In Minnesota, mayors from the Iron Range to the Twin Cities took a bold step to support low-wage workers. They are urging the state legislature to raise the minimum wage to at least $9.50 with increases for inflation. These mayors are also urging local leaders in other parts of the state to follow suit.
“A minimum wage increase would put more money in the pockets of Greater Minnesota workers, helping expand the economy in rural Minnesota and on The Range,” said Hibbing Mayor Rick Cannata.
“Minneapolis enjoyed a strong recovery from The Great Recession, but we know that many people were left behind,” said Mayor Betsy Hodges. “We have some of the largest gaps in the country between the haves and the have nots, and that includes a gap in wages. Our city, our state and our country need to do something to address the soaring inequity. Raising the minimum wage is crucial to ensuring that people who work for a living, can make a living.”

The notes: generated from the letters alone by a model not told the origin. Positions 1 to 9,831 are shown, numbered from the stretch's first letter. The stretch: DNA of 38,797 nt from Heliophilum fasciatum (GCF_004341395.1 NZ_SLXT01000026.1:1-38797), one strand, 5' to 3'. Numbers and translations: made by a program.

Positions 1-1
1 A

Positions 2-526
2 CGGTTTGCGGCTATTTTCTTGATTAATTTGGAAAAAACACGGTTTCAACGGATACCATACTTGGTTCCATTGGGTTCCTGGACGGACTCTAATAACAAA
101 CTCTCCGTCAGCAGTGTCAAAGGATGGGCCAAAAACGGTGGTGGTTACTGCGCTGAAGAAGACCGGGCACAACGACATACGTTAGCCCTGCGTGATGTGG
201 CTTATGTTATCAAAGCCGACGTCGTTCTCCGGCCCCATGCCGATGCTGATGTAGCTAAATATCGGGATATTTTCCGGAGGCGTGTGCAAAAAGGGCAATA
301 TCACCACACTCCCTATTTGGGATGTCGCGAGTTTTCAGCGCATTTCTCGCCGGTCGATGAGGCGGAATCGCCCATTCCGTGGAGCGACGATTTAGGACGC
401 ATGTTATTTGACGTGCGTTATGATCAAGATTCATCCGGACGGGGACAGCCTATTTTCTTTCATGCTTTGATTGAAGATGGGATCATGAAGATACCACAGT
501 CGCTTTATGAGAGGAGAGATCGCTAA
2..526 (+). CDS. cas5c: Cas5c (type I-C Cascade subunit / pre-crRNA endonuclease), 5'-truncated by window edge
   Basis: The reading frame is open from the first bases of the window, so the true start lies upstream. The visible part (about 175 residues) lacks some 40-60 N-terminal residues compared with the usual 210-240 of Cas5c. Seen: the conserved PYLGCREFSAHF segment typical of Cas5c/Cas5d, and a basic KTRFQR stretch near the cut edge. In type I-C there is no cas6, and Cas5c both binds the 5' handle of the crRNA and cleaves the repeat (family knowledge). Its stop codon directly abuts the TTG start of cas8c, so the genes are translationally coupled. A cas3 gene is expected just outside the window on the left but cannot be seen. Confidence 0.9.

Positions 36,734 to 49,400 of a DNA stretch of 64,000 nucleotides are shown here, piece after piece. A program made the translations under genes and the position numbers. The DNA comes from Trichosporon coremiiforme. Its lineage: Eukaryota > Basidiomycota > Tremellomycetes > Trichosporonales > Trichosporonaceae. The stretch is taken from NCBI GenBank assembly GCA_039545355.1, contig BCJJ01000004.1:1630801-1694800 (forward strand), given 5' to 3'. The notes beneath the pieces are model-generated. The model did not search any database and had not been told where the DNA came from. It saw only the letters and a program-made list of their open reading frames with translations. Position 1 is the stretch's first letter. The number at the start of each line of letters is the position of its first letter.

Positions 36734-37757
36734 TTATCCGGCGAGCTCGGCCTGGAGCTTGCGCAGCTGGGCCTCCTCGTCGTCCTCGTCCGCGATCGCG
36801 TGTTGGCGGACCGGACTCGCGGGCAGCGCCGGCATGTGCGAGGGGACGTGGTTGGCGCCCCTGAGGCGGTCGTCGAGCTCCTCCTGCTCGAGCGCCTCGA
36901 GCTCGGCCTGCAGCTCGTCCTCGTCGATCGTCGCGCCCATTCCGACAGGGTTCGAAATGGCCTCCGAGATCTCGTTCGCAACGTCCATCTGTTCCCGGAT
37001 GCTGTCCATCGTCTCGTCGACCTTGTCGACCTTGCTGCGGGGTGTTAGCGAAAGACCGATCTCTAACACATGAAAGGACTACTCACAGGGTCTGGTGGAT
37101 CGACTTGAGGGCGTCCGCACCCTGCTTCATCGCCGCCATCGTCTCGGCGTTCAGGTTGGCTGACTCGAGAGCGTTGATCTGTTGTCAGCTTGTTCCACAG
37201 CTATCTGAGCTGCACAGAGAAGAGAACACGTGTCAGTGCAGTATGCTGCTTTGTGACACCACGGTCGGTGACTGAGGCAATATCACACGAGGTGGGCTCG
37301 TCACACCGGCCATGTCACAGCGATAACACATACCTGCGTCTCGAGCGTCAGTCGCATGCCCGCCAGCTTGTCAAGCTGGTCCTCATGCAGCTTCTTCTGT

“We have an opportunity to act in the next few weeks here in Minnesota to provide relief for our low wage workers,” said Mayor Chris Coleman. “We must ensure wages keep pace with the basic cost of food, housing and other necessities.”
According to several studies released by Minnesota’s Raise the Wage Coalition, a $9.50 minimum wage would provide a raise for 357,000 Minnesotans, boosting their purchasing power by $470 million. Minnesota 2020 estimates 30,000 workers in Minneapolis would see a raise at $9.50, bringing nearly $40 million in additional purchasing power. St. Paul would see an additional $27 million in purchasing power, with 20,000 workers receiving a pay bump.
Statewide, 77 percent of people impacted by the $9.50 minimum wage are 20 and older, dispelling myths that teenagers would be the main recipient of the increase. It would also go a long way in supporting working families, boosting parental wages for 137,000 children.
A wide body of national research also disproves fears shared by some opponents that increasing the minimum wage would cause mass business closures and layoffs. A 2010 study published by Harvard’s Review of Economics and Statistics, comparing states’ border counties nationwide shows that states with higher minimum wage have no negative employment and strong positive earnings impacts in low-wage sectors.